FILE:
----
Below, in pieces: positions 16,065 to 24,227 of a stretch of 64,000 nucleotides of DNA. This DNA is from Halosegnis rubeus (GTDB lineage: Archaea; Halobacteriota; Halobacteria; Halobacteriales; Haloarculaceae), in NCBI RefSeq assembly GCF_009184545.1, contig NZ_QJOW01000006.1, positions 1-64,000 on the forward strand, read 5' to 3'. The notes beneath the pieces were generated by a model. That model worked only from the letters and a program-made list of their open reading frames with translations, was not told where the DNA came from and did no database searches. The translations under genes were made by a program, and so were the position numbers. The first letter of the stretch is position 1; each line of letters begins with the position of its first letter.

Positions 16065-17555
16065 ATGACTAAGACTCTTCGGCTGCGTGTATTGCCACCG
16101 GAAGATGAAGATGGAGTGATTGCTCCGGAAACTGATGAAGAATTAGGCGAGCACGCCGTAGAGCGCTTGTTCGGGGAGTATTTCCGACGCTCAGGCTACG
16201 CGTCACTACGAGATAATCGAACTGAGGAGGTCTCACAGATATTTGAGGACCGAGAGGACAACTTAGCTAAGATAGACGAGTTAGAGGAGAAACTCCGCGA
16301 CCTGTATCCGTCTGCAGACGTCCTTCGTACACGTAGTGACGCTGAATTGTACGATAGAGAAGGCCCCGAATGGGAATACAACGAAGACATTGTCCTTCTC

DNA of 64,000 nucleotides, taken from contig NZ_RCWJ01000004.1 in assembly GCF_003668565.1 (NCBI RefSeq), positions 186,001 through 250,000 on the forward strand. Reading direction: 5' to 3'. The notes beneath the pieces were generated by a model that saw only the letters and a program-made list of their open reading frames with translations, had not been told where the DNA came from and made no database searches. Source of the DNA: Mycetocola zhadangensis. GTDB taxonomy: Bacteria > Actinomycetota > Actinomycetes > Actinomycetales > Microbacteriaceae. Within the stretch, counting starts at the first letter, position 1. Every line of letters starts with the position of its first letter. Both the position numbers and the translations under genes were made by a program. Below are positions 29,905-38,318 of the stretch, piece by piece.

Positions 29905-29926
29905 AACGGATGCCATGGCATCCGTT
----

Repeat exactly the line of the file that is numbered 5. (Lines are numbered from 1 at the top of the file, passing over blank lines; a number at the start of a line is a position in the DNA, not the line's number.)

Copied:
16201 CGTCACTACGAGATAATCGAACTGAGGAGGTCTCACAGATATTTGAGGACCGAGAGGACAACTTAGCTAAGATAGACGAGTTAGAGGAGAAACTCCGCGA